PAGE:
Sunday, September 12, 2010


The following was taken from a comment posted at  The Volokh Conspiracy, in a discussion of voir dire*

Actually, they’re (trials and summons to court) first and foremost a way of settling disputes nonviolently; 

Ah, well, no. When you're called to jury duty, for example, it begins and ends with being herded throughout the process by large men armed with guns. Violence, or the threat of violence, is the ONLY way that many modern societies can coerce otherwise recalcitrant citizens to what they are are told, when they are told.

You are not "asked" to appear as a prospective juror, you are ordered to appear. Same as is the case with being a witness. Or standing trial.

Could it be accomplished some other way? Why sure. Professional jurists. Judges and lawyers can be trusted HAHAHAHA to act accordingly, why not normal people? Judges and lawyers have a vested interest in prolonging trials, while normal people just want to go home or back to work and couldn't care less who is innocent or guilty.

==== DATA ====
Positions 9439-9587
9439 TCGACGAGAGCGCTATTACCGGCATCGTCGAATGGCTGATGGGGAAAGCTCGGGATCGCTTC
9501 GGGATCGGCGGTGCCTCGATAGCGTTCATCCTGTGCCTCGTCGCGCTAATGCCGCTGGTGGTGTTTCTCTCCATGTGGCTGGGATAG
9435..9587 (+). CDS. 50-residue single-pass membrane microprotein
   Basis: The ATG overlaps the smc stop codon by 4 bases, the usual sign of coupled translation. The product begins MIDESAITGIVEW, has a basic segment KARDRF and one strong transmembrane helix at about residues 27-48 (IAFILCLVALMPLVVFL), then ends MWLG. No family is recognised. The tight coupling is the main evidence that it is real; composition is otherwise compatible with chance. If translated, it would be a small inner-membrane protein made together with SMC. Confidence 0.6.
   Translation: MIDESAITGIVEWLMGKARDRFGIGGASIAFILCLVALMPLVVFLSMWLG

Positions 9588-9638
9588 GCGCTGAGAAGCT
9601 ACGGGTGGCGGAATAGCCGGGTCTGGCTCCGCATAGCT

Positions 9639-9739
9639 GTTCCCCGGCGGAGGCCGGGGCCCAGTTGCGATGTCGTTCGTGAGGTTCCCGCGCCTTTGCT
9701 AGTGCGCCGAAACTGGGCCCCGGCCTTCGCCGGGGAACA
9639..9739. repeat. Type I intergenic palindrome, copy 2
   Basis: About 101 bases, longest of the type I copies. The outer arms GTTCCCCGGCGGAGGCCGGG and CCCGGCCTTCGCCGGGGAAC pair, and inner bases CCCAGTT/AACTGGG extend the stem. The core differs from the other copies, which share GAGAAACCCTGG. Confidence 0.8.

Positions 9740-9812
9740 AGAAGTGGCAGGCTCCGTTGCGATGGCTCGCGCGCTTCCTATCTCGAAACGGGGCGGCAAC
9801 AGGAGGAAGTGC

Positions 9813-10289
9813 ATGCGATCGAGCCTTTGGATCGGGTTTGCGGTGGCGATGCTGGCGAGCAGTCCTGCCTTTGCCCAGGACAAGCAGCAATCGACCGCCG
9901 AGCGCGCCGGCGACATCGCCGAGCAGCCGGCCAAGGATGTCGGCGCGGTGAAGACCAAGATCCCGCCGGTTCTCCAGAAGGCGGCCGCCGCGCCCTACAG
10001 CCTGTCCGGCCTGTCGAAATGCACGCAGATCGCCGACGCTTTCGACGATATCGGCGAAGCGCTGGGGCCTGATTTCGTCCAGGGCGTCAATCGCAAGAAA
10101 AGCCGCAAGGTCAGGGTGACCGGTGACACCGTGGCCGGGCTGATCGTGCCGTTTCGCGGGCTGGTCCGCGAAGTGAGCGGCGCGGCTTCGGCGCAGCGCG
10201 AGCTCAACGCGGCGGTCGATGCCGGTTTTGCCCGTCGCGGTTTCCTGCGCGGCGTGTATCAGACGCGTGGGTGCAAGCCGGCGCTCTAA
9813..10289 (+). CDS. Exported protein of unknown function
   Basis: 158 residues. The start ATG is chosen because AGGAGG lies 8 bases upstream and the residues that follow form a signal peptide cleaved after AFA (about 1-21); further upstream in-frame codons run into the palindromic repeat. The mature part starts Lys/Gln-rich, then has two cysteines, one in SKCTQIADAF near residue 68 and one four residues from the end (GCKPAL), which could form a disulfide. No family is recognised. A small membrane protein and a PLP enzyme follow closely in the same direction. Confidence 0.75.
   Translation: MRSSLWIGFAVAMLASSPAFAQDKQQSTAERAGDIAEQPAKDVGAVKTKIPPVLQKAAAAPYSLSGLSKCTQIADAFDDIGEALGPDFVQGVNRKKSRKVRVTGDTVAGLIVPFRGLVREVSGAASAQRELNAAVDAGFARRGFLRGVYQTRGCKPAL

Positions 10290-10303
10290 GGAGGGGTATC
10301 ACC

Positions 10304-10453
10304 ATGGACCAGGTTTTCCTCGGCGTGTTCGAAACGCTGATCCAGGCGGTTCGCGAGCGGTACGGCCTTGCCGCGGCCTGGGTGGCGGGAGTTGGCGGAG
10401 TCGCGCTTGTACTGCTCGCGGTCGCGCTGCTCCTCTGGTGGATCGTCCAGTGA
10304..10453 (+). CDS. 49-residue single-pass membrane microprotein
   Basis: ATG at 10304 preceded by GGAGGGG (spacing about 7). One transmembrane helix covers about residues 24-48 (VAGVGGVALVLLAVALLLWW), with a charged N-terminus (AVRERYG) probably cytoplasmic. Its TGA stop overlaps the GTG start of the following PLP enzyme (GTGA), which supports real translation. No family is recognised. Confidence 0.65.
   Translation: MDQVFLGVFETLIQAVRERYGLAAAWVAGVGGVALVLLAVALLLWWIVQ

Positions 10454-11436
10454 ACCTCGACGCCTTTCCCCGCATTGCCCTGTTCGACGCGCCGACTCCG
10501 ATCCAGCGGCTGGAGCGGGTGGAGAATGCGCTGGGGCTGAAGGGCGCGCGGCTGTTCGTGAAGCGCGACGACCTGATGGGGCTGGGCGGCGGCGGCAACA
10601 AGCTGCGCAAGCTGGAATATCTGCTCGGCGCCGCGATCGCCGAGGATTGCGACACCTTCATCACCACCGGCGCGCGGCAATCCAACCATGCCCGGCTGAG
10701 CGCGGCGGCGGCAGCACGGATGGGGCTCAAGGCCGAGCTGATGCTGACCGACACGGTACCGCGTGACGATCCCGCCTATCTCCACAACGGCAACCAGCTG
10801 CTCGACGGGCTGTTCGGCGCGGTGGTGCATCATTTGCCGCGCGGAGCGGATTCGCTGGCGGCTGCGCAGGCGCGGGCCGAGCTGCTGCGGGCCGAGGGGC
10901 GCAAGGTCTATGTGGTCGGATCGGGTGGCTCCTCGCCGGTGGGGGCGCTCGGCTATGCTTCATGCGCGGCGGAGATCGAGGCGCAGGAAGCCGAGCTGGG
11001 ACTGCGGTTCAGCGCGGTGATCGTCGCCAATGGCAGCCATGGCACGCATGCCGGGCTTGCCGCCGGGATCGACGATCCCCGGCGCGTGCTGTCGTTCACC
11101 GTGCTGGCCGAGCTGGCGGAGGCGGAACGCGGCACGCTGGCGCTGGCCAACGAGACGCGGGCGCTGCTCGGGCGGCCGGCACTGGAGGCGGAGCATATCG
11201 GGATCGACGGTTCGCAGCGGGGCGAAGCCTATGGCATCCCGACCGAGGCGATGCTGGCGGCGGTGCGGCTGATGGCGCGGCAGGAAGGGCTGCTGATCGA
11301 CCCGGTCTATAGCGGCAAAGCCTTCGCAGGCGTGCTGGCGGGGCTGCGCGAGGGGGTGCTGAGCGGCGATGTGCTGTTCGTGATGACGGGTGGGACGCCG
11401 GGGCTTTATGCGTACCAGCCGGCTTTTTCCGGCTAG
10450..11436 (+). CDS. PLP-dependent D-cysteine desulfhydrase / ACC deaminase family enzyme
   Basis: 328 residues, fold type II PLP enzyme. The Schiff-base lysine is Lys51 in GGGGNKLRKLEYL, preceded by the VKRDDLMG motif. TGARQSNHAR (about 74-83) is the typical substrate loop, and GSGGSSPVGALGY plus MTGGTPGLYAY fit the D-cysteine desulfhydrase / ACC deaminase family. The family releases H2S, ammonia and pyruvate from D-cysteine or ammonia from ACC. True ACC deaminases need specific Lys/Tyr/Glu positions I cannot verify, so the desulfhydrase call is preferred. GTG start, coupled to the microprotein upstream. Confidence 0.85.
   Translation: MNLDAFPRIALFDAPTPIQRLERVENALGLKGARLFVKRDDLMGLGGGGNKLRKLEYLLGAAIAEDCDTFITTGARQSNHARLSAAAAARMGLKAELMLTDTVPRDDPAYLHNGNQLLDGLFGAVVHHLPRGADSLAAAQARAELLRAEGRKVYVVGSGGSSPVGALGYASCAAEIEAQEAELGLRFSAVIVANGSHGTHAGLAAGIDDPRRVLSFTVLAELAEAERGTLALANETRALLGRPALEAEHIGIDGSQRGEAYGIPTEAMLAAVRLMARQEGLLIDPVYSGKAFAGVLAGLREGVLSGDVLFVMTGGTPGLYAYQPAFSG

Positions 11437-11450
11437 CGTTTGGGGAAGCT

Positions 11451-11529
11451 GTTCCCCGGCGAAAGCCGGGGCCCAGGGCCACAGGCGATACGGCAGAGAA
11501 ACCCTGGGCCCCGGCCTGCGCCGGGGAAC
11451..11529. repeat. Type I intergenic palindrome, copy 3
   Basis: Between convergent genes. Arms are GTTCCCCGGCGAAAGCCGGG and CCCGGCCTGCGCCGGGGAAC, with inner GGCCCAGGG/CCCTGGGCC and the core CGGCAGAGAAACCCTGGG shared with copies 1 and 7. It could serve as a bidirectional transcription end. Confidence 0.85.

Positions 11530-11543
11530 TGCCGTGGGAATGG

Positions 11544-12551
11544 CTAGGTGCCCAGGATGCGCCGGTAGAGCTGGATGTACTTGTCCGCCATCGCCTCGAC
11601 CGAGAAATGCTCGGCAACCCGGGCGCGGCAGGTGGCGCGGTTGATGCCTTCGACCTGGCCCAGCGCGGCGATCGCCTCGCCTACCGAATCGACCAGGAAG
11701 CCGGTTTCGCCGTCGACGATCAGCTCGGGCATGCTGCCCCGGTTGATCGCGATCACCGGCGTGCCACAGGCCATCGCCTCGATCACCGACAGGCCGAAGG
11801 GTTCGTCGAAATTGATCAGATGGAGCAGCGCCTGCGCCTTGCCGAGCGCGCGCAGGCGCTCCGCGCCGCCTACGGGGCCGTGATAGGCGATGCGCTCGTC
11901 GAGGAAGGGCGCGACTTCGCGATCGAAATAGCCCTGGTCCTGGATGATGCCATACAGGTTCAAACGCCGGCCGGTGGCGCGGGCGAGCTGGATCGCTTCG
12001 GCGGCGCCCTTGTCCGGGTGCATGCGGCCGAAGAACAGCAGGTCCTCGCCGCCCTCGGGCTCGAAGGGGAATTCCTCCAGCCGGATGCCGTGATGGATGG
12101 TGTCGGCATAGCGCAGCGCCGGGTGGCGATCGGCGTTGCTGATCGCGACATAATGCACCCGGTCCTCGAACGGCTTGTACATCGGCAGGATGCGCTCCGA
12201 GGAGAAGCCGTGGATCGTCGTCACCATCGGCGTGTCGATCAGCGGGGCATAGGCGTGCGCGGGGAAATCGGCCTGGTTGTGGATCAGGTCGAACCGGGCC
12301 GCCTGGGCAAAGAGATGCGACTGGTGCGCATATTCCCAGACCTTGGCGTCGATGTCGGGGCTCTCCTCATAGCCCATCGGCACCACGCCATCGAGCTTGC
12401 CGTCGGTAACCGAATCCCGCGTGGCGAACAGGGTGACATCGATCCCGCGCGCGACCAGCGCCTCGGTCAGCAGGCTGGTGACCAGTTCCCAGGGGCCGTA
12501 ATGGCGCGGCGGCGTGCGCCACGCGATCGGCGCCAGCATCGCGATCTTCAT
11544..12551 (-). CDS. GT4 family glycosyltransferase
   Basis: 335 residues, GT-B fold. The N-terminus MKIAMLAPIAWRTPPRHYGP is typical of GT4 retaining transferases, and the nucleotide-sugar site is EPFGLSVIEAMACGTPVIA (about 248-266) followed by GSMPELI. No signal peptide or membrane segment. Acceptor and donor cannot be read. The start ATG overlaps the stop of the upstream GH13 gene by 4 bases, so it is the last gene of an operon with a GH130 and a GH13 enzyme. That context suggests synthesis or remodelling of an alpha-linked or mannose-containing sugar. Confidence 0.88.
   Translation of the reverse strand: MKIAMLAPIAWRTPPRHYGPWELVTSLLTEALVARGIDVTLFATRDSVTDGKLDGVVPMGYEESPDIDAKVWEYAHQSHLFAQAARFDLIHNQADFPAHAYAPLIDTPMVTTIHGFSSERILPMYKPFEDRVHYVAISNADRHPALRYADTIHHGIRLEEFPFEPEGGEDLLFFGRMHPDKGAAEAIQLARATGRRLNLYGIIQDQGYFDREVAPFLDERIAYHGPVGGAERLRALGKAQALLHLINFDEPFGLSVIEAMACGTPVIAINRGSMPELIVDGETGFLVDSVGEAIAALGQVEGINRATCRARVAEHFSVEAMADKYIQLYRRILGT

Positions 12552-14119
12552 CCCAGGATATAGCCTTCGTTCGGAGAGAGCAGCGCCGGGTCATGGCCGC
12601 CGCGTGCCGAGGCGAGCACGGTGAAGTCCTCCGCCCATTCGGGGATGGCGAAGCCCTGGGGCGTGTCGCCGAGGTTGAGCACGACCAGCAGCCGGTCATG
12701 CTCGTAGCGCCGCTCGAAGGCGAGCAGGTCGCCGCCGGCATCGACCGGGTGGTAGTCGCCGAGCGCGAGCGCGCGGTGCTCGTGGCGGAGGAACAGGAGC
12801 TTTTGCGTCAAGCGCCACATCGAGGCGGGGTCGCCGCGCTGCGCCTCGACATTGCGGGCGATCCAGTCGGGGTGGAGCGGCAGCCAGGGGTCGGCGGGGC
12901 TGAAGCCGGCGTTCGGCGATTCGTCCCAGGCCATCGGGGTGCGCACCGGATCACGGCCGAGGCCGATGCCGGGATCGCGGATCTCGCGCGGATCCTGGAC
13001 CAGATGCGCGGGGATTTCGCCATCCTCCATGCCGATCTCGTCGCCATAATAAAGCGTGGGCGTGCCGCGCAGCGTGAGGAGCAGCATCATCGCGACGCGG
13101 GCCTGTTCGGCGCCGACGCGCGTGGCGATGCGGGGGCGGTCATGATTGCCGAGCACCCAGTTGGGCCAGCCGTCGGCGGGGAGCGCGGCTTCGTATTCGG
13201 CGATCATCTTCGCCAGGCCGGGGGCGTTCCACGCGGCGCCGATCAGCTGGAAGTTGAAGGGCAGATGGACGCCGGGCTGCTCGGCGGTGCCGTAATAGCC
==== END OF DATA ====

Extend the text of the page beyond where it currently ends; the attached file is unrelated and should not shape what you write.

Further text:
Hell, to the average, normal person, a jury trial is nothing more than a popularity contest anyway, and professional jurists would soon become familiar with the wiles of those oh so trusted officers of the court, and vote how the evidence dictates, rather than who is most likely to end the thing soon.

Sadly though, the majority of Americans still seem to be under the lasting impression that the evocation of an oath makes a man more capable, such as those who believe that only the constabulary should be armed. Mention the very premise of professional-jurors, and horror stories of blood running down the streets all but ends any attempt at intelligent discourse.

*Voir dire: Latin for Jury Tampering.

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